Cognitive Discodance is a one man enterprise buoyed by commissioned artists and friends. And when he gets busy buying a new house and getting married to an amazing, lovely lady, turns out gamedev pauses. So here we are, an 11 month delay after the last update. But that was all well worth it.
I really expected to balance life, work and gamedev, but that was a big ask. Luckily that’s all normalized (until we have kids, eek!) So I’ve been back at the gamedev grindstone.
I’ve been filling page after page of my notebook with ideas, theory and paper prototypes of The Day After. The core of the game is playing through stories generated by an AI director. The game is broken up into scenes and the Director chooses scenes based on how you’re going and what makes a good story. While I’ve had the theory for the scenes in a good shape for a long time now, I’ve only just nailed down a good model for the Director’s decision-making process. It’s a flexible structure, but falls neatly into some other computer science theory. So it might be new for games, but it’s not new for science. The best combination!
Since the honeymoon I’ve been working pretty consistently on Unreal Engine 4 and learning Blender. Apart from learning the software, I’ve been mocking up user interfaces and testing some really, really basic prototypes.
Currently I can populate a game screen with some fake scene data and then make it bounce between scenes on a button press, tracking a minimal bit of information – how good the game is going. The scenes are being read from a file (data driven programming!) instead of being hard-coded.
Not tricky at all, but I’m learning UE4’s quirks and experimenting how to do things correctly. In particular this code would transition to multiplayer without much issue. Which is not even in the vague realm of relevance at the moment, but nice to know.
I’m enjoying Blueprints, even though I could easily replicate the functionality in C++. I have a Pavlovian aversion to writing C++ since last time I was writing my own engine, the linking and compiling was doing my head in. I’ll need to write code for the AI Director, but the vast majority of gameplay code might be in Blueprints because it’s so easy to put together, tinker with and refactor.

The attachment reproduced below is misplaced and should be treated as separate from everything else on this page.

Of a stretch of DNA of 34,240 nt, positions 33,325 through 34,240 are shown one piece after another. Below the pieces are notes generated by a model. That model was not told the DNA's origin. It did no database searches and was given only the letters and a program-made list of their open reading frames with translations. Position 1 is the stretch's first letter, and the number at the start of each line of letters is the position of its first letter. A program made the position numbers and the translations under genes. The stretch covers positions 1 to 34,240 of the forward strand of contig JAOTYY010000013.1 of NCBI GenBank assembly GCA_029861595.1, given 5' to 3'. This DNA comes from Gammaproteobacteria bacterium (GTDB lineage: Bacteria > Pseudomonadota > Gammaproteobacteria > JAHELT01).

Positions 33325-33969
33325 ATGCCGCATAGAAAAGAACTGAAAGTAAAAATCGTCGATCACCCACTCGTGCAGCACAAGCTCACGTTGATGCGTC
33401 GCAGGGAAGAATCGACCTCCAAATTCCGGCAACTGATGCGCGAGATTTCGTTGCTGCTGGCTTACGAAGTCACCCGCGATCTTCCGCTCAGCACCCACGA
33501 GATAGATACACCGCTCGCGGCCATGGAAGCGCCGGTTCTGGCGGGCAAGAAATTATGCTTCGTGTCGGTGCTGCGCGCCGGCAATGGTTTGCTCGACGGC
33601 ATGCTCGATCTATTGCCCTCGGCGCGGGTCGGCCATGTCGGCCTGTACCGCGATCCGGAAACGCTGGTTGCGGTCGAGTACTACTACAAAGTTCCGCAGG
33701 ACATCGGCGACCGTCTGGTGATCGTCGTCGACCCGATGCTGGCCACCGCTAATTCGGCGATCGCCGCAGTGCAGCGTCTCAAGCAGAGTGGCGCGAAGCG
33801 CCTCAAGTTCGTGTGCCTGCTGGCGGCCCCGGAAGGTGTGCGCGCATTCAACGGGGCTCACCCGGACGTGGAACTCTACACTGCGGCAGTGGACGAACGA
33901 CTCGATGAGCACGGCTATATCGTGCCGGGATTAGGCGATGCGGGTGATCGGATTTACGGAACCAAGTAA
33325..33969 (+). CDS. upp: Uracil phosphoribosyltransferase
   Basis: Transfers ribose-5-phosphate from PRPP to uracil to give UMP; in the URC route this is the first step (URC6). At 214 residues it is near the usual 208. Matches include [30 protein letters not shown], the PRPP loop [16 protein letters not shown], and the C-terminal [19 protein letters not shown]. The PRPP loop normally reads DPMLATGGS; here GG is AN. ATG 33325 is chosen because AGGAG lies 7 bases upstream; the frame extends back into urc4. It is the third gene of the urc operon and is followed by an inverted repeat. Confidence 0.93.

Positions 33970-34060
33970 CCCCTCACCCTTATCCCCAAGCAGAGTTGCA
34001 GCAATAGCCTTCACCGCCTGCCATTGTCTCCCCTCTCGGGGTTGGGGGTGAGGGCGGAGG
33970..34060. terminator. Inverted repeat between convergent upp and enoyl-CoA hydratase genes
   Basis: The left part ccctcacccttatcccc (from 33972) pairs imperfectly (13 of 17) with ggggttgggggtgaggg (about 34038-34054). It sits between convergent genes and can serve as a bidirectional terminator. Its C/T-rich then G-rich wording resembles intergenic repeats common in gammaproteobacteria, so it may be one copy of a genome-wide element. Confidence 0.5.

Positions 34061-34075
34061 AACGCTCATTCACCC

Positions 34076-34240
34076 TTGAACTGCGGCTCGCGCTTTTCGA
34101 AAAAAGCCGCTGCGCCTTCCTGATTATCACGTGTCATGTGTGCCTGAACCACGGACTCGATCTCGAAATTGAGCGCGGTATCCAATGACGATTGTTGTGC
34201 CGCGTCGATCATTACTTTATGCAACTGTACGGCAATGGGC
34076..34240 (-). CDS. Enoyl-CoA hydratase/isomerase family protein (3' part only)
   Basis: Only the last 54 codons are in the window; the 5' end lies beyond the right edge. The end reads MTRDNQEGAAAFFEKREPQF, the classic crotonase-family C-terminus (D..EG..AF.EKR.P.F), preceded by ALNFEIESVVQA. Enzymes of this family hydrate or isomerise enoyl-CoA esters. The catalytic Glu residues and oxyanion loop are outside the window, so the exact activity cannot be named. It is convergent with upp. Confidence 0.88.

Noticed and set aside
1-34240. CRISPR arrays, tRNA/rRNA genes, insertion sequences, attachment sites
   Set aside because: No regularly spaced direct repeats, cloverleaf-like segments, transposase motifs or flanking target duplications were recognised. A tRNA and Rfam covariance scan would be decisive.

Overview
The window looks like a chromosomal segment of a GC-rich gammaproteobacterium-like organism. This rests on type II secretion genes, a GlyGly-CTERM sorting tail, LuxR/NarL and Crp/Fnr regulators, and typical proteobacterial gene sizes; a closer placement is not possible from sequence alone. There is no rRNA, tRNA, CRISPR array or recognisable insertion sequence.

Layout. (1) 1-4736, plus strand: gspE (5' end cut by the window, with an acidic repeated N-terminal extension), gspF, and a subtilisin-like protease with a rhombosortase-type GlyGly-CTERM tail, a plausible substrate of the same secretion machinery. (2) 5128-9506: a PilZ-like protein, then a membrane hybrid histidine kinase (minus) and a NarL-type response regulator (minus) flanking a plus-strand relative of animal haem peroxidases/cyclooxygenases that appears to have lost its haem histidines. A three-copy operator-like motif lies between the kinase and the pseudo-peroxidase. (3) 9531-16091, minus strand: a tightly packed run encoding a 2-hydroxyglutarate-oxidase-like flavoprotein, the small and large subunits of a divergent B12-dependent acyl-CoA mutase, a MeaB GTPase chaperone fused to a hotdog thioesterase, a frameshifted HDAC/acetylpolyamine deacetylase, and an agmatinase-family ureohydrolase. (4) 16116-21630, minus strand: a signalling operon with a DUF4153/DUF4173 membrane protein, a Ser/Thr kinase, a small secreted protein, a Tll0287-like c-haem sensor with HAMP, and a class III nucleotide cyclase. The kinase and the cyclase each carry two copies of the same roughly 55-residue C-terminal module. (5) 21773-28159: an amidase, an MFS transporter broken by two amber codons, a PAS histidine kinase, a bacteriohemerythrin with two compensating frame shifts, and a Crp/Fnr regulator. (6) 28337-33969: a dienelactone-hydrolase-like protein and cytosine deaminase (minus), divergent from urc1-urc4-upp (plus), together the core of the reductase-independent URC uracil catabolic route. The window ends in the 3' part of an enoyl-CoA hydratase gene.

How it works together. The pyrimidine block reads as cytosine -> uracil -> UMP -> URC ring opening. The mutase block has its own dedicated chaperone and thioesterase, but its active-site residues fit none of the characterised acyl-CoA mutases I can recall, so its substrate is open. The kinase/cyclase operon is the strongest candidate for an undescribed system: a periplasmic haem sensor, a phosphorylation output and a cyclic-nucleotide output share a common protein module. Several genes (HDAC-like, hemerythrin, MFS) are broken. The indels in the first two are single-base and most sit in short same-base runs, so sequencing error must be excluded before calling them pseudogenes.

Blender is starting to stick into my brain a bit better. I’m getting more adept at making simple inorganic objects and things like trees. I’m learning good techniques for UV mapping and good polygonal flow. I’m not cocky enough to try something complicated like a human character, but it’d be nice to build my skills.
I’ve been researching art styles and shader techniques. In particular I want to be able to render things like cartoons, which has been done before (toon/cel shaders via Sobel filters, for example). But looking at what other people have done, there’s quite a spectrum of quality available. I’d like high-quality toon rendering, so I’ve been reading the odd Siggraph, IEEE or Disney research paper. I’ve also been re-reading the old slides on Team Fortress 2’s art style and thinking about what I’d like. I think replicating Alice Carroll’s art style is a good initial goal. As a small art target, I’d like to replicate one of the commissioned pieces in 3D. Most of the props are easy to model (apart from the characters) and the lighting is interesting but not too complicated.
On the writing side, I’ve been filling out the character bible a little more. Story components are coming as easily as they ever have, but wordsmithing is hard since I do mostly technical reading and writing nowadays. Plucking a delicious phrasing from the brambles of thought is rewarding but hard.
When running headlong at The Day After is too hard, I’ve been tinkering with two smaller projects – a Twitterbot game and a tiny VR game. These are interesting projects in their own right, but side distractions to the main event that is The Day After.
So we’re back, but there’s so much more to do!